The paper "The Concept of Corporate Social Responsibility" is a great example of management coursework. Corporate social responsibility has grown tremendously owing to the realisation that business does not exist as a profit minting mechanism, but also as moral agents that are responsible for the whole society which supports their existence. As such, business is called to be proactive to engage in corporate ventures that promote the well being of the whole society irrespective of the economic return by adopting deontological aspirations. The beauty of such engagements is that it empowers a business organisation to be in a position to meet expectations and balance them.
This leads to the reduction of friction and attainment of a harmonious working environment. Owing to such realisations, the aim of this paper is to identify three critical issues pertaining to undertaking in corporate social responsibility. The first is to conceptualise the term; secondly, outline associated advantages and lastly, pinpoint possible advantages to be experienced while pursuing corporate social responsibility. The paper opines that corporate social responsibility is about meeting expectations with deontological aspirations in the mind. In regard, to the associated advantages, the paper argues that engaging in corporate social responsibility is critical in helping organisations address public good/ well being by churning out best practices that address environmental issues and philanthropy.
Additionally, engagement is such activities are significant in the creation of a positive reputation, therefore, leading to enhanced brand awareness. Finally, the paper points out that corporate social responsibility is potential in aiding firms to avoid legal fines and thus, delivering required institutional accountability. On the other hand, the paper argues that the associated disadvantage relates to the substantive cost incurred by organisations that might equally affect the cost leadership strategy of an organisation.
Secondly, there various confusing standards that make implementation difficult. Corporate social responsibility can be best conceptualised in regard to the meeting of stakeholders expectations. In any given business environment, there various vested varying and competing interests. For instance, stockholders/ shareholders under the theme of shareholder value expect to be rewarded for investing in the business and this implies that business has to make a profit. On the other hand, the consumer expects product and services that are able to meet their needs.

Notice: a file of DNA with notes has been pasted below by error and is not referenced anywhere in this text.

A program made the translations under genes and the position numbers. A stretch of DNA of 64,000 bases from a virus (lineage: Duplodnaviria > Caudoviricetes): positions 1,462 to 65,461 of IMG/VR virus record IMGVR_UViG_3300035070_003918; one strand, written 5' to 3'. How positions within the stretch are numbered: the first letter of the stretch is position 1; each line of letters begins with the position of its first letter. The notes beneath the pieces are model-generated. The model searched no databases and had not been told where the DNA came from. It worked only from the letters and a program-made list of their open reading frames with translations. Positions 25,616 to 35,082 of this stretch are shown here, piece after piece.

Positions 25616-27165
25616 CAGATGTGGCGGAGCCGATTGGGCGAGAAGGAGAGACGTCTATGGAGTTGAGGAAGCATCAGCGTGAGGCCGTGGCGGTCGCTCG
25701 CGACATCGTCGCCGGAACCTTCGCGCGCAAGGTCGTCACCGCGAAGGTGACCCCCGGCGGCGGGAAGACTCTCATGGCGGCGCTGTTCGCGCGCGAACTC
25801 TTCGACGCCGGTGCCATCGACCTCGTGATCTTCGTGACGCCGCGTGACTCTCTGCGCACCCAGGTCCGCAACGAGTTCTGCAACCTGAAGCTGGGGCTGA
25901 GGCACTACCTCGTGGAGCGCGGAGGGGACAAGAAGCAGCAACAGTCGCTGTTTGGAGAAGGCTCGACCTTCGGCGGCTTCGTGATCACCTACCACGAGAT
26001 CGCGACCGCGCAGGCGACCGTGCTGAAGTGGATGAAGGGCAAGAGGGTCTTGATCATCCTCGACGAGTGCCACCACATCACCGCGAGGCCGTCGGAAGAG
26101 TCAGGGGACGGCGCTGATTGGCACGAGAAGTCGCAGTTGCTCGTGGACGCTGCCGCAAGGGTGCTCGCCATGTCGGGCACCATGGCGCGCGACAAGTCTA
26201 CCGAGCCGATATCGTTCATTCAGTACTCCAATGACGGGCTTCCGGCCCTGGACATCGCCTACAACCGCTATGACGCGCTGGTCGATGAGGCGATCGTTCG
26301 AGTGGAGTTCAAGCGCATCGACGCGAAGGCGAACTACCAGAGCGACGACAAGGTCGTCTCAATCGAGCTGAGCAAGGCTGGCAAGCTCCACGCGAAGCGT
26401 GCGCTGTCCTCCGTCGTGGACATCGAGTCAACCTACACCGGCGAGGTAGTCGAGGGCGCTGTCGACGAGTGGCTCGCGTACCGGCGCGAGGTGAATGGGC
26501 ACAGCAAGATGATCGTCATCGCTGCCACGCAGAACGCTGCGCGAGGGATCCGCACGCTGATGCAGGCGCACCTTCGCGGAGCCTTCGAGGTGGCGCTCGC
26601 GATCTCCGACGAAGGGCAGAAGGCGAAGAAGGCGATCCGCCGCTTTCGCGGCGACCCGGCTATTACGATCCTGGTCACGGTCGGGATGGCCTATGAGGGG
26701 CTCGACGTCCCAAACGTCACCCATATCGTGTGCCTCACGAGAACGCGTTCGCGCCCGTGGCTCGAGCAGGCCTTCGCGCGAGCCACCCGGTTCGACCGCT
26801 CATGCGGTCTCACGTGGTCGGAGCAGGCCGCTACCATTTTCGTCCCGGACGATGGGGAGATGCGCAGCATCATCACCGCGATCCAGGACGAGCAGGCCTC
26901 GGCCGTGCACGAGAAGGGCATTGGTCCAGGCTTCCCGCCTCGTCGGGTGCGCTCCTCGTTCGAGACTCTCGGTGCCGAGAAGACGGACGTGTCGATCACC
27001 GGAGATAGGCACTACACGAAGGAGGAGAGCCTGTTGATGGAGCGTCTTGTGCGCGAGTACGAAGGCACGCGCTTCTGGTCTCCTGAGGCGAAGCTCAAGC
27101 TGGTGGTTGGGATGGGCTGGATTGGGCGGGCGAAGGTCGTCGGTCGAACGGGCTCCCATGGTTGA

Additionally, the government as a regulator expects business organisations to adhere to expected legal standards and finally the public at large expect organisations to adhere to moral standards while conducting business. As such corporate social responsibility is the process of ensuring a balance is a strike between various business stakeholders so as to guarantee institutional accountability (Benabou & Tirole, 2010, p. 1). In another perspective, corporate social responsibility is best understood within the framework of normative non-consequentialism theory and deontological expectations that go beyond the profit-oriented utilitarian approach of doing business (Iamandi, 2007, p. 6).
In this regard, business as a creation of society and the moral agent is expected to adhere to moral expectations (Donaldson & Dunfee, 1994, p. 254). For instance, under deontological expectations business are expected to engage in what is morally upright by not only placing profitability at the forefront but also the good of the public (Iamandi, 2007, p. 7). As such this is why most business organisations engage in events/ activities that promote public good such as sustainable development, charitable events such as support for needy and sponsorship of events (ASX Corporate Governance Council, 2007, p. 21).